{jcomments on}

  • Marines Get Boot


    The Corps just pushed out its guidance on the Defense Department’s new “deploy or get out policy,” aimed at boosting readiness and lethality by booting out service members who have been non-deployable for 12 months.

    But Marines shouldn’t expect to have the full 12 months to whoop themselves back into deployable shape.

    In a forcewide message posted Wednesday, the Corps says it can start administrative or disability separation procedures before the 12-month mark.

    “Initiation of administrative or disability separation processing may occur prior to a Marine being in a non-deployable status for 12 months when a commanding officer determines there is a reasonable expectation that the reason will not be resolved and the Marine will not become deployable,” the MARADMIN reads.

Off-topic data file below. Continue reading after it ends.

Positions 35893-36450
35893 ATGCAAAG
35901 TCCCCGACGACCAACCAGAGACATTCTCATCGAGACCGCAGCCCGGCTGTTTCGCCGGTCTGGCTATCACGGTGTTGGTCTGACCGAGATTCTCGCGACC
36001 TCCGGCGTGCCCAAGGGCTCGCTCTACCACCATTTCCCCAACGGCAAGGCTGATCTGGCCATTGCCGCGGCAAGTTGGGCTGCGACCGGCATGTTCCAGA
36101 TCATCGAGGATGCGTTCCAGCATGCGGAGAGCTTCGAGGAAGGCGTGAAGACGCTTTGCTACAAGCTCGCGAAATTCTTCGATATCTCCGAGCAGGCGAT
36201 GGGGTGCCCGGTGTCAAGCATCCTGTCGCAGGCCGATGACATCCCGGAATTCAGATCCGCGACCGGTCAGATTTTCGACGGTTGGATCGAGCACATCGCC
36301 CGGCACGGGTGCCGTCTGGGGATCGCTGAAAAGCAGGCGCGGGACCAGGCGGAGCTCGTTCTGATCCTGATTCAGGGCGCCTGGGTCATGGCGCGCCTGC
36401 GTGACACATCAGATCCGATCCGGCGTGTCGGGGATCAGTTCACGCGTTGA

Only about 4 percent of the Corps, or 7,458 active-duty Marines, excluding trainees and transient personnel, were considered non-deployable as of Aug. 31, 2018, according to Maj. Craig Thomas, a spokesman for Manpower and Reserve Affairs. The figures include temporary and permanent non-deployable Marines.

    The reasons for their non-deployable status varies, Thomas said, but most of them are medically related, with some temporarily non-deployable due to illness or injury.

    “Our focus is to help these Marines heal as quickly as possible so they can get back to training with their unit,” Thomas said.

    But another group, those permanently non-deployable and pending a disability evaluation, the Corps' goal is to “seek a timely disability decision in coordination with the Department of Veterans Affair and Department of Defense and help transition the member to life outside the military,” Thomas told Marine Corps Times.